If you ask most boxing historians who the greatest pound-for-pound fighter in boxing history is, many will tell you it’s Walker Smith Jr., aka Sugar Ray Robinson.
The name Ray Robinson occurred when he used a friend’s birth certificate to obtain an AAU membership card, which helped kick off his amateur boxing career. This allowed him to become a member at 15 instead of the legal age of 18.
He was told he was “sweet as sugar” by a lady in the audience at a fight in Watertown, New York. From that point on, he became known as “Sugar” Ray Robinson. Over the course of his amateur and professional career, Robinson would have that same impression on most boxing fans.
As an amateur, he amassed an 85-0 record that includes 69 knockouts, 40 of which came in the first round. His uncanny blend of speed and power was unlike anything the sport had ever seen, and he was a can’t-miss star.
He won back-to-back Golden Gloves featherweight championships in 1939-40. While he did most of his damage as an amateur at featherweight, he would become a standout welterweight and middleweight in the pro ranks. He had 40 straight fights without a loss.
In 1946, Robinson earned the Welterweight title, with a unanimous 15 round decision over Tommy Bell. He would hold the welterweight title until 1951.
In 1951 Robinson captured the Middleweight title by defeating Jake LaMotta. By 1958 he was the first boxer to win a divisional world championship five times.
Robinson’s ability to cross weight classes caused boxing fans and writers to dub him “pound for pound, the best,” a sentiment that has not faded over the years. He retired in 1965 and was inducted into the International Boxing Hall of Fame.
Robinson won a world title in both divisions. In fact, he was a six-time middleweight champion before retiring with an otherworldly record of 173-19-6 with 108 KOs.
Want to be like Sugar Ray Robinson? Let’s examine his skills.
Today, Evolve Daily shares five of Sugar Ray Robinson’s signature boxing techniques you can add to your game.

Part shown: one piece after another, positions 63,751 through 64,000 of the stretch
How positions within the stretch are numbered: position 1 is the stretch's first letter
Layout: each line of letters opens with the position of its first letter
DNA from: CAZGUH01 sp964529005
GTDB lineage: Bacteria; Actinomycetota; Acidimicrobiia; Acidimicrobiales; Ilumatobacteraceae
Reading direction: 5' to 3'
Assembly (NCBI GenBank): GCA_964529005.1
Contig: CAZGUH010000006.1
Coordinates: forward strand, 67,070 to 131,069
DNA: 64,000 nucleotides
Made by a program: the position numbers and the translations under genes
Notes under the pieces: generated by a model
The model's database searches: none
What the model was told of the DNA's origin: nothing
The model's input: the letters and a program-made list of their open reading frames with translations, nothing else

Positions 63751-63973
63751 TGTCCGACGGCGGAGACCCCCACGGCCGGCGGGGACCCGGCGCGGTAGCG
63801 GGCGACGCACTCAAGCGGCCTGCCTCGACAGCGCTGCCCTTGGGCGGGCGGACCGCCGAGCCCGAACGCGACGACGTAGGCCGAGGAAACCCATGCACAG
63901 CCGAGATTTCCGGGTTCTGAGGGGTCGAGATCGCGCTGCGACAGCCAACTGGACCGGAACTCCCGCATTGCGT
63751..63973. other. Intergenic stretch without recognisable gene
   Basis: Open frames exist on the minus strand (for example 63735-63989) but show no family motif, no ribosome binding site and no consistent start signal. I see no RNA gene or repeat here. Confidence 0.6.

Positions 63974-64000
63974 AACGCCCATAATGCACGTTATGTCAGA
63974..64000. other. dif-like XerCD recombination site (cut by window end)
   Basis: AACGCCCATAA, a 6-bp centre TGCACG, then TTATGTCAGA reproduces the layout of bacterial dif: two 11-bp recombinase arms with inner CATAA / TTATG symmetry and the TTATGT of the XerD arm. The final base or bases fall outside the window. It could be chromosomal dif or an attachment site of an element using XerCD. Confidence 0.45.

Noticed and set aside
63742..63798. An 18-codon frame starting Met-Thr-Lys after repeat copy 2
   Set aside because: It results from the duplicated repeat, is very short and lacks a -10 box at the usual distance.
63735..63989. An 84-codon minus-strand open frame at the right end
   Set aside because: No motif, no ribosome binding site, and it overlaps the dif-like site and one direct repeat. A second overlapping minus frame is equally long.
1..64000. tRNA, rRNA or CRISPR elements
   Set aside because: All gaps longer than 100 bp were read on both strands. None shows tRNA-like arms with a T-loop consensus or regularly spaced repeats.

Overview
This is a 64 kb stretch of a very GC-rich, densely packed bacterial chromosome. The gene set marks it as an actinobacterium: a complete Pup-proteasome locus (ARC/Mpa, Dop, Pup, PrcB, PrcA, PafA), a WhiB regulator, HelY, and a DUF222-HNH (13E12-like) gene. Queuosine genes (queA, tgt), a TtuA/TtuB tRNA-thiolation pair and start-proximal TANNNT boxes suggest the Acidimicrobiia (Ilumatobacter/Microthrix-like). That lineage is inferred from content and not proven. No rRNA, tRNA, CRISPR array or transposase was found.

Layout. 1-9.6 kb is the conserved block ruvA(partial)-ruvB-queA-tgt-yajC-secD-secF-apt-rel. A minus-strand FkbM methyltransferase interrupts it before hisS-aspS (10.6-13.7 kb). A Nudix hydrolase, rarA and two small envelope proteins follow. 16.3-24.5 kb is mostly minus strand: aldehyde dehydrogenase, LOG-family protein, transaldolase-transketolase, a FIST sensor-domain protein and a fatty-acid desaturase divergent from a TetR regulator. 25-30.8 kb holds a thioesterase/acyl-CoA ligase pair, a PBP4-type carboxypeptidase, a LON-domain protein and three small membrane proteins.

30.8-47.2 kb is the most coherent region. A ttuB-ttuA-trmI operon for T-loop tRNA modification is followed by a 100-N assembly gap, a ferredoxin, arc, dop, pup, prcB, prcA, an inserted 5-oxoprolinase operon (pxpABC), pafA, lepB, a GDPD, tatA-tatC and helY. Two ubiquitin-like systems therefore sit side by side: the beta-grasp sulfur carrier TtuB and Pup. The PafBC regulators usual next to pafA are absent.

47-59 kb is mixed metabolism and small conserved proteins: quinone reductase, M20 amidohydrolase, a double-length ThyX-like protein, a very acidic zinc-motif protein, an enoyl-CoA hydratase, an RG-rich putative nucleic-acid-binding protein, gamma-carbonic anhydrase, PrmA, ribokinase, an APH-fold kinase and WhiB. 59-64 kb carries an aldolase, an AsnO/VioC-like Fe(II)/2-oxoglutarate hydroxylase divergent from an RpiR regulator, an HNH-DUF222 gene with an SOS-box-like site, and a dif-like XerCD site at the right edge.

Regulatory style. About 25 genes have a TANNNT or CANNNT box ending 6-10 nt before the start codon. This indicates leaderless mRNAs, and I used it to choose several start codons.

1) Hand Speed
Robinson was a pioneer in several ways. One area where he had massive influence is in the use of superior hand speed. Robinson’s jabs and power shots came at his opponents at breakneck speed.
The effectiveness of the shots was augmented by their accuracy and power. Few have had the athletic ability to emulate what Robinson brought to the ring in this area. If he was not one of a kind as it pertains to hand speed, Robinson was at least the first with these gifts.
In boxing, speed kills, and Robinson was a bonafide killer in the ring with his uncanny hand speed. Work on your own hand speed, so you can possess the tools Robinson had in his heyday.
2) Signature Jab to the Body
Emulated techniques will be a fairly common term in this piece because so many who followed Robinson used his style and skills as a foundation for their own games.
One tactic that both Sugar Ray Leonard and Floyd Mayweather Jr. implemented in their approach is the stiff jab to the midsection. Robinson used this stabbing punch for three reasons.
First, it was a range-finder that allowed Robinson to control the distance. Secondly, it changed levels and forced good opponents to worry about protecting more than just their heads. Lastly, the punch sapped the energy of good opponents over the course of a fight.
It was a setup Robinson used against Jake Lamotta and others.
3) Right Uppercut
Some of Robinson’s most devastating knockouts came after he landed one of his crushing uppercuts. With many of his foes doing their head as they approached to get into punching range, Robinson would time their movements and land an uppercut.
The thudding nature of the shot often dazed his opponent and led to a finish. Like most great fighters, all of Robinson’s gifts worked together.
Uppercuts in boxing are powerful punches. They are great to have in your arsenal. If used at the correct moment and in the proper way, it could spell instant victory.
It is, however, a very risky move, so plan wisely.
4) Combination Punching
If you wonder where Leonard and greats like Roy Jones Jr. got their influence with combination punching, look no further than Robinson. Though perhaps not quite as swift as Jones’ combos, Robinson’s series of punches were every bit as powerful and damaging as Leonard’s.
Robinson’s high knockout rate was powered by these combinations that helped put away some of Robinson’s stiffest competition. With Robinson’s signature processed hairstyle flopping, he’d deliver the kind of wicked punches designed to shorten his opponent’s night.
5) Foot Movement
Put a video of Robinson demonstrating his lateral movement up next to that of Muhammad Ali and Leonard, and you’ll see undeniable similarities.
Robinson was the originator of what became known as the Ali shuffle and the east-west movement that made it so difficult for opponents to land a clean shot on Robinson’s chin.
Robinson’s foot speed and ability to judge distance and space is what made the power punching and strike accuracy all the more impressive. The fact that he was capable of maintaining this style late into his career is a testament to his conditioning and pure athleticism.
Later in Robinson’s career, his movement is what suffered the most of the skills he had in the ring, but in his prime, no one moved like Sugar.
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